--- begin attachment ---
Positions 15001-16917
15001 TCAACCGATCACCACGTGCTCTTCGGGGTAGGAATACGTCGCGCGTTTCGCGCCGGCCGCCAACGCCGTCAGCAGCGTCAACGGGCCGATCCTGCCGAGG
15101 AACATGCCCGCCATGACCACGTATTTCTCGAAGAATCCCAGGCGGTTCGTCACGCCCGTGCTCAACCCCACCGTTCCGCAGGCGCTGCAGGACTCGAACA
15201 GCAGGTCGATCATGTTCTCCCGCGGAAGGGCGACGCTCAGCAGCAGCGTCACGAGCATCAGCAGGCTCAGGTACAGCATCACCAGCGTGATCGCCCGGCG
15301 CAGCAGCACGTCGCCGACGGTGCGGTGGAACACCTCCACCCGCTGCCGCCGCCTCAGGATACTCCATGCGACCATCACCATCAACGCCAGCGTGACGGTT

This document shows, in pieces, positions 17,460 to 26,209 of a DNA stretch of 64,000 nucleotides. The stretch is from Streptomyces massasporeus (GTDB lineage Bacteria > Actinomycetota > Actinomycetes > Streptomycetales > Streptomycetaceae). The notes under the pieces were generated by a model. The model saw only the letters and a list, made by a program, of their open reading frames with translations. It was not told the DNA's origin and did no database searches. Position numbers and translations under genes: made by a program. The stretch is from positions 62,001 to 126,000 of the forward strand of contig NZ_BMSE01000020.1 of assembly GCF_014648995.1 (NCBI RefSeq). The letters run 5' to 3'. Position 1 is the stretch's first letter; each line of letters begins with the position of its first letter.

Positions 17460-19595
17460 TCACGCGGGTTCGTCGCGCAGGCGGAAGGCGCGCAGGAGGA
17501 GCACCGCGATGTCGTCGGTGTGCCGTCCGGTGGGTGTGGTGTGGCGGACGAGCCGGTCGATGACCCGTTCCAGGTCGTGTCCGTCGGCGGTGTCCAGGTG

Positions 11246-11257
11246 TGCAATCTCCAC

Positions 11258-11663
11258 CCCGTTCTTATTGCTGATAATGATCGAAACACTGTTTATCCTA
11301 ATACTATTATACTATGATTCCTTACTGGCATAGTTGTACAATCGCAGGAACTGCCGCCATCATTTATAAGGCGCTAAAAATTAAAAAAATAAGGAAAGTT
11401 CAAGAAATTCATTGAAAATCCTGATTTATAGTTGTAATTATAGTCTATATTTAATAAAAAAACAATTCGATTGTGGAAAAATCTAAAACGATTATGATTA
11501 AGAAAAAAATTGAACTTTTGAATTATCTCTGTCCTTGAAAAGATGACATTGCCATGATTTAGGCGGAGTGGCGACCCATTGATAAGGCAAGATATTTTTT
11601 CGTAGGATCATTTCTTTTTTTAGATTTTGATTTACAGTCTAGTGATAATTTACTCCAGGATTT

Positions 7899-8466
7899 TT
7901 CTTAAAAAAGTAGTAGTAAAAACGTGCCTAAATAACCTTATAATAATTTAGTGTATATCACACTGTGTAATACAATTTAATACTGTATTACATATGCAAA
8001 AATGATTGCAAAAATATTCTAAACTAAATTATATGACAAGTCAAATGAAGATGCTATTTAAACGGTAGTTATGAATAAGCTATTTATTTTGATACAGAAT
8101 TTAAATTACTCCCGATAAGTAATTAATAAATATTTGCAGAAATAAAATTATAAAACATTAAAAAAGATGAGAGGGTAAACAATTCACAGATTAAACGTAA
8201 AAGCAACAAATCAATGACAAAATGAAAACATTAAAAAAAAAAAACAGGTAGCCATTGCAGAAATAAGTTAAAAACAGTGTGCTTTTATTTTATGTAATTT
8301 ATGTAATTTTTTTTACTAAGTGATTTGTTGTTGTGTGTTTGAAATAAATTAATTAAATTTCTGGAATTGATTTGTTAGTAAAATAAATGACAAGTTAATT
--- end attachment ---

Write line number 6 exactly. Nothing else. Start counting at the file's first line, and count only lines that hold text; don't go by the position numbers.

This document shows, in pieces, positions 17,460 to 26,209 of a DNA stretch of 64,000 nucleotides. The stretch is from Streptomyces massasporeus (GTDB lineage Bacteria > Actinomycetota > Actinomycetes > Streptomycetales > Streptomycetaceae). The notes under the pieces were generated by a model. The model saw only the letters and a list, made by a program, of their open reading frames with translations. It was not told the DNA's origin and did no database searches. Position numbers and translations under genes: made by a program. The stretch is from positions 62,001 to 126,000 of the forward strand of contig NZ_BMSE01000020.1 of assembly GCF_014648995.1 (NCBI RefSeq). The letters run 5' to 3'. Position 1 is the stretch's first letter; each line of letters begins with the position of its first letter.